Writecombination Social Media
by Andrew Knowles

Help! My Twitter account has been hacked!

First you notice that your follower numbers have dipped. Then you spot an incoming tweet from a contact, warning you that your account is spewing spam. A quick visit to your Direct Messages box confirms the bad news that your Twitter account has been hacked.

Hackers want the capability to send out messages in your name. That’s because your Twitter name has a value - it’s trusted by many of your followers and they take an interest in the tweets posted by you, or by someone pretending to be you. 

The bonus, for hackers, is that many of your followers also choose to receive Direct Messages (DMs) via email or text message. This increases the chance of their spam tweets being read, and of someone clicking the link they’ve chosen to share.

Not all hackers are distant and faceless. Your account could also be hacked by someone closer to home, like a friend, family member or someone from work or school. You may have shared your password with them, or worse, your password might be very easy to guess.

How to spot a Twitter hack

If you think your Twitter account has been hacked, take a look at the DMs that it’s recently sent out. To do this from your Twitter homepage, click ‘Me’ (the head and shoulders image) and then the envelope symbol just below the header picture. Here you’ll see the most recent DMs sent and received.

If you didn’t write the outgoing DMs, your account has been hacked. 

Other evidence of being hacked is that someone has added or removed followers, or blocked followers. 

How to recover from a Twitter hack

The first action to recover the situation is to change your password. You’ve probably heard the current advice about passwords - keep them long (10 characters at least), with a mix of upper and lower case characters, numbers and symbols. Avoid using complete words and don’t apply the same password to all your accounts.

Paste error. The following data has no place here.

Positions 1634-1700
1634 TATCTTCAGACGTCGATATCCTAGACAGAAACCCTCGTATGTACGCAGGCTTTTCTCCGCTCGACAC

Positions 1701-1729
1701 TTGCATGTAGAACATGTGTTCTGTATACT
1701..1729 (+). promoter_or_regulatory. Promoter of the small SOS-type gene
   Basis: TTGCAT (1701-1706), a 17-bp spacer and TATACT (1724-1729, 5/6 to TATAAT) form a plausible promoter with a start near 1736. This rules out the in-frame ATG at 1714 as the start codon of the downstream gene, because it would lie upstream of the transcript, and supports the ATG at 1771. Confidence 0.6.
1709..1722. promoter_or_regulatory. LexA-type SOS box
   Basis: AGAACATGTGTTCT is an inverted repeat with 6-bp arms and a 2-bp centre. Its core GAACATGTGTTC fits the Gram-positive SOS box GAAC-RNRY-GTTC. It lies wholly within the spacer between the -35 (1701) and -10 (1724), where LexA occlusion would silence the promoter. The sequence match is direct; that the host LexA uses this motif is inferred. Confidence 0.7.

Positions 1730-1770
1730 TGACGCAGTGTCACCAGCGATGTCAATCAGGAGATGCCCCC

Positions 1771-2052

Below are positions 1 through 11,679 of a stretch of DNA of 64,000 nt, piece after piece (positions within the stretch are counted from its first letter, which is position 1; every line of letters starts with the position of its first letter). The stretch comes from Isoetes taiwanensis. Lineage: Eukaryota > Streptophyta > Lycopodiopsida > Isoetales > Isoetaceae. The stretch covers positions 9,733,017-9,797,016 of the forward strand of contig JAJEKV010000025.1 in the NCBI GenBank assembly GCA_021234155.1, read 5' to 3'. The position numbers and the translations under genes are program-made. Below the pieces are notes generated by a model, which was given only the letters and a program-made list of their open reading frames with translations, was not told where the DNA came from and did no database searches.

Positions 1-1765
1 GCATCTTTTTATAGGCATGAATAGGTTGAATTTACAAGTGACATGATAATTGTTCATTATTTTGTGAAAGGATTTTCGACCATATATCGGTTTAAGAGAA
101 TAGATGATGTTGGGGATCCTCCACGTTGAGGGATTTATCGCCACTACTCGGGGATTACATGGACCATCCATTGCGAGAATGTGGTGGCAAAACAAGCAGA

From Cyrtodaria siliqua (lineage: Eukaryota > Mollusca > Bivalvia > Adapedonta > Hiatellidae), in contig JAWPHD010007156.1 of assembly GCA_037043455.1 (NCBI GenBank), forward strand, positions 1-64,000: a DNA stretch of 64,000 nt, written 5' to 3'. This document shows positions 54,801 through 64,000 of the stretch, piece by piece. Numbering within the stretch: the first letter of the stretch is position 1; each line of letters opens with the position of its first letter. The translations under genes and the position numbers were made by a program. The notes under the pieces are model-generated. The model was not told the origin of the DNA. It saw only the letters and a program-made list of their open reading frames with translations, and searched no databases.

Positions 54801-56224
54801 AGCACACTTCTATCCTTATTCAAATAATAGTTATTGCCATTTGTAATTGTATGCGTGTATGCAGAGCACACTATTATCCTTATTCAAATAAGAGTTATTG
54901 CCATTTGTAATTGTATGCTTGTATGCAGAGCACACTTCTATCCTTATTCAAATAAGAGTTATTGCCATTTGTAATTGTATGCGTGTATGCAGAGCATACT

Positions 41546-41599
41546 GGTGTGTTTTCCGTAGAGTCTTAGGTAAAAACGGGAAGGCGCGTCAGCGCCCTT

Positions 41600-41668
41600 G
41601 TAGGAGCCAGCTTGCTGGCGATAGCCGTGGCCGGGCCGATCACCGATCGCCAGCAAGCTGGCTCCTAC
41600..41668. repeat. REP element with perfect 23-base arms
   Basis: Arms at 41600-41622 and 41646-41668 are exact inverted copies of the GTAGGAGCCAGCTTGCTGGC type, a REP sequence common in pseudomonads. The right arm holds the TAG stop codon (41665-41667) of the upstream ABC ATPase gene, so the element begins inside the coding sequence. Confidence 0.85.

It’s a wise precaution to also change the password on the email account associated with your Twitter account.

If you can’t get into the account to change the password, use the password reset options. If you can’t even do this, get in touch with Twitter support.

The next step is to revoke permission on some, or all, of the apps you’ve allowed to access your Twitter account. One of these could well be the source of the hack. Click the ‘cog’ symbol and choose ‘Settings’. Select ‘Apps’ and revoke access for any app in which you don’t have complete trust.

You’re now in control of your Twitter account, and identity, again. The next step is to recover from the damage done by the hack, and to do all you can to make sure it doesn’t happen again.

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ashlyn fielden
Posts: 10
I need help with a hacked twitter account
Reply #1 on : Mon September 09, 2013, 19:38:47
When I try to log in, Twitter tells me it doesn't recognise my username, email address or the mobile number I used with my account. This happened to my old Twitter account at this exact time last year and 'Twitter Help Center' was no help at all, I didn't receive any information back to help me recover my account. I am an extremeley active Twitter user and rely on Twitter for a lot of things. Last time, due to no help I was resulted in re starting my Twitter which I will NOT do again. This is supposed to help me and I would appreciate it so, so much if you got my Twitter back up and running for me. Also, I just checked my email address account and I have received an email from Twitter saying that some details have been sent to the new email address I want my twitter account to be associated with, I didn't do any of this so I now know this is a hacker, this happened this time last year and I received no help, I really need my account back!

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